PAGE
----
Private land conservation group helps set up Swan Valley easements
(Editor's note: the following article about the Montana Land Reliance, which has helped landowners in the Swan Valley set up conservation easements and which recently helped Ovando landowners in preservation efforts along the Blackfoot River, has been prepared by Cathy Brenneman of the organization's Bigfork office.)
by Cathy Brenneman
Seeley Swan Pathfinder
August 6, 1998
Montana is home to some of our nation's most productive forested lands for wildlife and fish habitats, watershed protection, recreation and sustainable timber management.
Anyone familiar with the Swan Valley's landscape of scenic open meadows, forested bottom lands, and foothills, all framed by glacial mountain peaks, knows this land to be rich in habitat and resources.
Many of these acres are under public ownership and management. However, a vast amount of forest land is privately held and vulnerable to loss by subdivision and development.
Landowners who wish to ensure that their forest legacy, stewardship goals and conservation values remain with the land have been finding a solution in the Montana Land Reliance (MLR).
Since 1978, MLR has worked with landowners to conserve Montana's irreplaceable productive agricultural and timber lands, open space, and fish and wildlife habitats.
MLR is focused upon the long-term conservation of diverse landscapes for present and future generations. With landowners, MLR has completed 274 conservation easements protecting more than 282,000 acres of Montana's privately owned open space. Providing a private sector solution, MLR is a non governmental, apolitical, non profit organization working only in Montana.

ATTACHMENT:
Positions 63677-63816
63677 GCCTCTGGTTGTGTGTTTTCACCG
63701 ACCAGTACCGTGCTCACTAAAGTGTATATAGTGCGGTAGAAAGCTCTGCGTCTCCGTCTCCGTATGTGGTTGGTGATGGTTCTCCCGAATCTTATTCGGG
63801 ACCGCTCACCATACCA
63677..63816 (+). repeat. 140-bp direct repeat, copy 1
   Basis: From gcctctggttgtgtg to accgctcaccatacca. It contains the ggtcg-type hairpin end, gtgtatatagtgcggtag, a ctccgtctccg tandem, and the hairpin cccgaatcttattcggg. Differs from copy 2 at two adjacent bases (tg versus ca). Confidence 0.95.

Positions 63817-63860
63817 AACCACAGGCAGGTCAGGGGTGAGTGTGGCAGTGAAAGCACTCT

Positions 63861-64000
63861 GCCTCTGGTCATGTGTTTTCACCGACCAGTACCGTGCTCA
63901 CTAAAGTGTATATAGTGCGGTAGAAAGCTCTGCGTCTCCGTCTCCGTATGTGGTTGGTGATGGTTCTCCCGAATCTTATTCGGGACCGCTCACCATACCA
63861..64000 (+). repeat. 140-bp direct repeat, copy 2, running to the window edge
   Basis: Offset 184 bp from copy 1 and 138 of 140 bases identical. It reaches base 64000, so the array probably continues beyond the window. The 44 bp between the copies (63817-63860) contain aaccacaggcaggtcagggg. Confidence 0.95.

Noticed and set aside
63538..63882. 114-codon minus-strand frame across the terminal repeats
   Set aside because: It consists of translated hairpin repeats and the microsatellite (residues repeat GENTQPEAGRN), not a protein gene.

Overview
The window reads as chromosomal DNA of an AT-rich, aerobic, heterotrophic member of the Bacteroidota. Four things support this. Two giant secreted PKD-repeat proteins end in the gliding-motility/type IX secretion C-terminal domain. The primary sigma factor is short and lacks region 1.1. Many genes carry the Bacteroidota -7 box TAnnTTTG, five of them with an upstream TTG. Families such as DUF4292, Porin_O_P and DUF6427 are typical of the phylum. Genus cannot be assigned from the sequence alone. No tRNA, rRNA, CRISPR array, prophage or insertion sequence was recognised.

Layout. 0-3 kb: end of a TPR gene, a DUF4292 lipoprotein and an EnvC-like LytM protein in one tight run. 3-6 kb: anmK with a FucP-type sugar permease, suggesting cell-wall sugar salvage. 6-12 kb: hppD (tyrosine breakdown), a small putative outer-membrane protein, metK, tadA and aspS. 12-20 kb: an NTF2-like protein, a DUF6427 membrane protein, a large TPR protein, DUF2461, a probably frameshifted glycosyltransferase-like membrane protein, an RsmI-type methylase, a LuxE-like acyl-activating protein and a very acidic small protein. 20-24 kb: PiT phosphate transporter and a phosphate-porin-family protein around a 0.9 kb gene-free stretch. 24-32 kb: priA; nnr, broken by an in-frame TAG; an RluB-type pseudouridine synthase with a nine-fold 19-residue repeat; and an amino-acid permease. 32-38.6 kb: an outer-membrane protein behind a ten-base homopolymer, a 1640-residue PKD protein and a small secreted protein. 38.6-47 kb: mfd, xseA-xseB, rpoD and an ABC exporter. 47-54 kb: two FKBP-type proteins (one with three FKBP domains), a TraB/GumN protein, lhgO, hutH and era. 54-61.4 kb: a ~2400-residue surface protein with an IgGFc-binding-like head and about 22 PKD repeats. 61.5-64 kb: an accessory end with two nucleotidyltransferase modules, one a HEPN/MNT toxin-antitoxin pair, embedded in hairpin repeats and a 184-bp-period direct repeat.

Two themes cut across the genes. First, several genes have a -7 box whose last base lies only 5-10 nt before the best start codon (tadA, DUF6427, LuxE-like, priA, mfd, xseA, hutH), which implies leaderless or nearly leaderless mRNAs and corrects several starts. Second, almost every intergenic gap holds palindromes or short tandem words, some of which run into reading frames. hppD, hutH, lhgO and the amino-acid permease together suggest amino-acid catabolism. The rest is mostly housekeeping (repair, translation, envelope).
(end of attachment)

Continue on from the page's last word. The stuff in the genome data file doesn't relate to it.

Conservation easements are the primary tool used by MLR to achieve its protection goals. A conservation easement is the legal glue that binds a property owner's good intentions to the land.
Regardless of ownership, the conservation easement stays with the land. No two conservation easements are alike. Despite common elements precluding subdivision, commercial development and other activities detrimental to soil, water or wildlife habitat, each conservation easement is tailored to the unique character of the land and conservation desires of its owners.
The landowner continues to own the property and use the property under the terms of their conservation easement. Once the conservation easement is placed on the property, MLR's stewardship staff visits with the landowner annually to ensure that their conservation goals are being met and to provide technical assistance for the land management issues.
There are many reasons why landowners place conservation easements on their land. The overriding rationale is a desire to protect a piece of land and retain its historical uses and ecological values.
Agriculture, silviculture, fishing, hunting, and recreation, along with wildlife habitat, open space, and watershed protection are examples of these uses and values.
Tax incentives help many landowners take advantage of conservation opportunities as well. The potential tax benefits of a donated conservation easement are two-fold. First, income tax benefits may accrue at the federal level, and, depending on the landowner's residence, the state level as well. Second the conservation easement works as an estate planning mechanism to reduce estate tax liability.